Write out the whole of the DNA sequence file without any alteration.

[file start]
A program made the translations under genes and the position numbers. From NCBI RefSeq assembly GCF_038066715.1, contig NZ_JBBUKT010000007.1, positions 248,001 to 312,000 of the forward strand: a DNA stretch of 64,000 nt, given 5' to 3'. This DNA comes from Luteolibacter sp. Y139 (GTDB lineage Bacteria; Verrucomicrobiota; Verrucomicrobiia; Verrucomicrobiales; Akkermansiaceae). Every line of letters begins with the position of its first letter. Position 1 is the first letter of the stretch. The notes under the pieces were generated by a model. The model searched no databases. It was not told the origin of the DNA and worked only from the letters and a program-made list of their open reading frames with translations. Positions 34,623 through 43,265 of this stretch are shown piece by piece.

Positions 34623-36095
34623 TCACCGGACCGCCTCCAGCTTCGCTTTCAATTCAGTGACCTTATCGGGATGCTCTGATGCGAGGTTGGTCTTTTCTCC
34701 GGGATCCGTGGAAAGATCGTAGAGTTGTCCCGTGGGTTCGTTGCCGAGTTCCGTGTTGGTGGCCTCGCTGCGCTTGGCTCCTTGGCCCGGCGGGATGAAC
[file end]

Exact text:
A program made the translations under genes and the position numbers. From NCBI RefSeq assembly GCF_038066715.1, contig NZ_JBBUKT010000007.1, positions 248,001 to 312,000 of the forward strand: a DNA stretch of 64,000 nt, given 5' to 3'. This DNA comes from Luteolibacter sp. Y139 (GTDB lineage Bacteria; Verrucomicrobiota; Verrucomicrobiia; Verrucomicrobiales; Akkermansiaceae). Every line of letters begins with the position of its first letter. Position 1 is the first letter of the stretch. The notes under the pieces were generated by a model. The model searched no databases. It was not told the origin of the DNA and worked only from the letters and a program-made list of their open reading frames with translations. Positions 34,623 through 43,265 of this stretch are shown piece by piece.

Positions 34623-36095
34623 TCACCGGACCGCCTCCAGCTTCGCTTTCAATTCAGTGACCTTATCGGGATGCTCTGATGCGAGGTTGGTCTTTTCTCC
34701 GGGATCCGTGGAAAGATCGTAGAGTTGTCCCGTGGGTTCGTTGCCGAGTTCCGTGTTGGTGGCCTCGCTGCGCTTGGCTCCTTGGCCCGGCGGGATGAAC